Unsurprisingly, Covid slowed down projects I was working on, and knocked some out completely. It also knocked my confidence as an artist – primarily because of the lack of regular creative work, a dearth of substantive contact with other artists, and having to adapt to new ways of working that weren’t always conducive to my creativity.
So it was a real pleasure recently to be able to finally air some ideas for a set design project that had straddled a lot of that Covid time, with a work in progress showing nearly two years after we first started talking about it. The Holding Bones project hit a load of bumps in the road, but the show was changing shape and bursting to come to life. And it helped keep me connected with some kind of creative life too.
I’ve known Niamh Lawlor of Puca Puppets for many years though we have never worked together. So I was pleased when in late 2020 she asked me to help design a production that was a bit of a departure for her. Even more so when I heard she’s also asked director Veronica Coburn and sound designer/composer Sinéad Diskin to work on it. Two women with strong theatre practices, who I respect hugely and hadn’t yet had an opportunity to work with.
The Holding Bones is a one woman show about death and about our connection with ancestors and family. It’s gentle and sad and funny. It’s written by Niamh about her family, and this was the first time she’d be working in this way, with a director and designers. She is a skilled artist and multitasker who is used to doing it all herself. She also has a long career as a deft puppeteer, and it was clear we should use her talents to help tell the story – even though it was adamantly not a puppet show. Or even a show with puppets.
We started out deep in early 2021 lockdown. Like many others, we were anxiously trying to figure out how to do our creative work via Zoom. Building up a meaningful artistic language between people working together collaboratively for the first time is a complex enough process. It turns out that doing it online dulls a lot of the organic, human connections that I didn’t even realise were going on in previous processes. How to do something meaningful and inventive and joyful and three dimensional while talking to small faces on a screen in my spare room. At the end of 2021 we progressed to meeting in a room, masks carefully on. My first time physically in rehearsals since autumn 2020. I found both these online and offline experiences unsettling and nerve-wracking. Was it obvious to everyone that I was off my stride? That I was struggling to remember how to think as a designer? That I felt a bit creatively shrivelled?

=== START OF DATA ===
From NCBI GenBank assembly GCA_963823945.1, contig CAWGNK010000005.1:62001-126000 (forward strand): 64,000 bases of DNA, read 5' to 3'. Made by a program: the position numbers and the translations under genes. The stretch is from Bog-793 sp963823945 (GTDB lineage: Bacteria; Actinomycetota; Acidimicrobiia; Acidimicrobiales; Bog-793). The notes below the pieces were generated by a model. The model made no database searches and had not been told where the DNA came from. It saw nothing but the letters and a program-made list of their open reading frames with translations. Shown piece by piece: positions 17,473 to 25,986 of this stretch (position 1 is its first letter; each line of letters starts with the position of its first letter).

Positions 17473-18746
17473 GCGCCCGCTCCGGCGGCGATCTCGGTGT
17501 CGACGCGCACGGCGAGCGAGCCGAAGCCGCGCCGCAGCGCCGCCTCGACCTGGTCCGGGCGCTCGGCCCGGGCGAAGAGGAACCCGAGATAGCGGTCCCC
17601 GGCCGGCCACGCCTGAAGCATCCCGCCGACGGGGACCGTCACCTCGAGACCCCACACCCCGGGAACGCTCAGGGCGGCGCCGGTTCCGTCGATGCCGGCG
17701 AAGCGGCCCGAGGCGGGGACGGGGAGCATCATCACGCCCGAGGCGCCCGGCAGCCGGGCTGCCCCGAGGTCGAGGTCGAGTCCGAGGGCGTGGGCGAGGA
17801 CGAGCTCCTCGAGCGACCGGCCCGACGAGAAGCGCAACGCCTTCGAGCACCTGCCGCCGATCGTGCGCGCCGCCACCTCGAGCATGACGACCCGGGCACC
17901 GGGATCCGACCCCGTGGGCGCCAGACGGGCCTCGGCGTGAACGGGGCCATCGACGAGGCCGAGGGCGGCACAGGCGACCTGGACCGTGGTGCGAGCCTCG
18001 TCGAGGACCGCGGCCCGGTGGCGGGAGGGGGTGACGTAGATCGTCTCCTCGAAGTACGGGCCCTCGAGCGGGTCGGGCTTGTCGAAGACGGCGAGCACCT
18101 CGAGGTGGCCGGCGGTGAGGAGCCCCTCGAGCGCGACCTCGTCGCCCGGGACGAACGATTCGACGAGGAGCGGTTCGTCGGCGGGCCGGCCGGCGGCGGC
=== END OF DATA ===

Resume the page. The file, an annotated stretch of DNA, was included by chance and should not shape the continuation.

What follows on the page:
In the room together we had the time to play. I’d almost forgotten how. To not focus too much on the final product yet. To develop a visual and aural language that suited the piece, and that wove all of our aesthetics and ideas in. We played with paper and light and clay and music and drawings and yarn and voice and plastic sheeting and tinfoil and sound. We tried to find ways of populating the stage around Niamh with other beings. Veronica and I both wanted to see Niamh the artist on stage – a glimpse of her overcrowded workspace, her beautiful drawings, the way her hands make objects come to life. I didn’t have enough time. I felt I could have spent at least another week or two or more in this process of bringing the materials to life and finding out which ones would serve best.
By the time we did a work in progress showing of The Holding Bones in the Civic Theatre at the end of 2022, I had designed two full productions since Covid – Sing Your Failures and Hive City Legacy – and was feeling a bit more confident again in my creative abilities (though I still resist having creative conversations via Zoom). Niamh and Veronica had created an almost fully-formed show, and we had come up with a satisfying design that would allow for further exploration and development, should The Holding Bones get a further life. We felt it was in a very good state. It had been a slow road to get to this point and Niamh had put so much energy and work and inventiveness into the piece – I primarily wanted to make sure she was happy with how it had all come out.
In the Civic studio, on a wintery Saturday afternoon, Veronica and I talked the assembled audience through what they were about to see, how we had worked together, and our hopes for the future physical staging of the piece. And we sat back and watched Niamh weave her gentle magic over the people in the room.
I can’t honestly say that I feel fully creatively unstuck yet. At all. The last few years have been frustrating from that point of view. But doing things like playing with the team on The Holding Bones has kept me buoyed up enough to keep swimming into this new year.